Re: [OPE-L] questions on the interpretation of labour values

From: Rakesh Bhandari (bhandari@BERKELEY.EDU)
Date: Mon Mar 05 2007 - 17:12:42 EST

>Do you want a proof? Please, don't go yet to your kitchen and don't cook:
>simply tell the physical elements you have in it to produce for you whatever
>you want, and let me see the results. Please feel free to tell them to use
>any element that can enter _indirectly_ in whatever you want they cook for

Given the all male nature of this list and the sexual division of
labor, I wouldn't be surprised if this proof fails.

I have tried to suggest a few times on this list that labor is active
in a way that raw materials, machines and draught animals are not. If
Marx cannot single out living or active social labor time, then his
theory of value would collapse. The attempt to single out living
labor in this way is dismissed as humanist bias by some as if the
organization of social  relations of living labor as a nature imposed
necessity was humanist rather than materialist through and through.

Raw materials, machines, draught animals do not even exist as factors
of production unless living social labor time has been allocated in
such a quantitative and qualitative way to make use of them as such.
And if commodity price did not remain a function of value,  a general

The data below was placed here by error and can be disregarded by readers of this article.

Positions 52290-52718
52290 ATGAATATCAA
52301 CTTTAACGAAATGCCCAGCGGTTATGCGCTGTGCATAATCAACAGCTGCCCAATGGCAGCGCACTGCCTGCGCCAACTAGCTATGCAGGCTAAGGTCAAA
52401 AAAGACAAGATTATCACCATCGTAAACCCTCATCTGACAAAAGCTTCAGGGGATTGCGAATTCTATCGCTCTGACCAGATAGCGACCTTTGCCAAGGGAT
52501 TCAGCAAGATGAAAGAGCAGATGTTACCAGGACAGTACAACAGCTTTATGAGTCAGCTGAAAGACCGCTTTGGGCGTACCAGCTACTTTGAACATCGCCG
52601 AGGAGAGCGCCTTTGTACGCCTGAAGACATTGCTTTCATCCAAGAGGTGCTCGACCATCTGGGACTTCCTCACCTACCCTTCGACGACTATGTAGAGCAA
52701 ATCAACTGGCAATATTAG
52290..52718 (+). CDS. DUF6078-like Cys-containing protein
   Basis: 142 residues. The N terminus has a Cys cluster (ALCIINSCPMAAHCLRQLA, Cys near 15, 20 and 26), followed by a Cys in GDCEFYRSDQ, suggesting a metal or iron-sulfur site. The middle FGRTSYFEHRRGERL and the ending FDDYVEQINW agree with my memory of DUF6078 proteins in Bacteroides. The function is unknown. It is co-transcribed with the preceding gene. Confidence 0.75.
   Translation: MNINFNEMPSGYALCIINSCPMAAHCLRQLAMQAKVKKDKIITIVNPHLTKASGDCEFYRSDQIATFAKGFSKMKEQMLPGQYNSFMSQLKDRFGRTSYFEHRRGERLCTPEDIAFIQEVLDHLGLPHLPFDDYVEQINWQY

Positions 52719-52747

commodity society could not allocate its labor time so as to make use
of the inactive factors of production to reproduce itself.

That price remains a function of value is also underlined in
empirical (as opposed to simply logical) terms by the ability of the
labor theory of value to account for changes in exchange ratios over
time, that is as a dynamic theory not as a theory of the unreal world
of fixed technical conditions. Even a critic as Meghnad Desai
concedes that the labor theory of value does remarkably well as a
dynamic theory.

Marx was interested in the ideological reasons why this necessary
functional dependence of price upon value in a generalized commodity
society was not obvious and commonly accepted, and his primary answer
was not subjective class bias (that is, Aristotle's slave owning
biases or the promotion of neoclassical theory over the labor theory
of value as bourgeois propaganda, though see here Guy Routh's book)
but the objectively illusory nature of the market itself, as Paolo
Cipolla on this list, John Torrance, Derek Sayer and others have

The point is that Marx did not make his mark in proving the labor
theory of value but in explaining the sources of resistance to it
(and of course the dynamic macro economic consequences of it) . We
would be mislead if we thought that the most important reason for
rejection of the labor theory of value is the transformation problem
which only provides the scientistic language to reject a theory which
conflicts with some market phenomena and, and is dangerous
politically. That is, the labor theory of value is in fact rejected
for extra scientific reasons (it runs against some common sense, and
it's politically dangerous), but that rejection masks itself in the
scientistic language of linear production theory and tough guy

At any rate, I think Marx's argument for the labor theory of value is
logical deduction from obvious premises in much the same way as was
Darwin's logical hypothesis of natural selection, as first conceived
on the Beagle. This is obvious in the famous letter to Kugelmann.


ps Diego, still would like to hear your views on whether we should
historical costs in the denominator of the profit rate and the
replacement costs of constant capital in the numerator.


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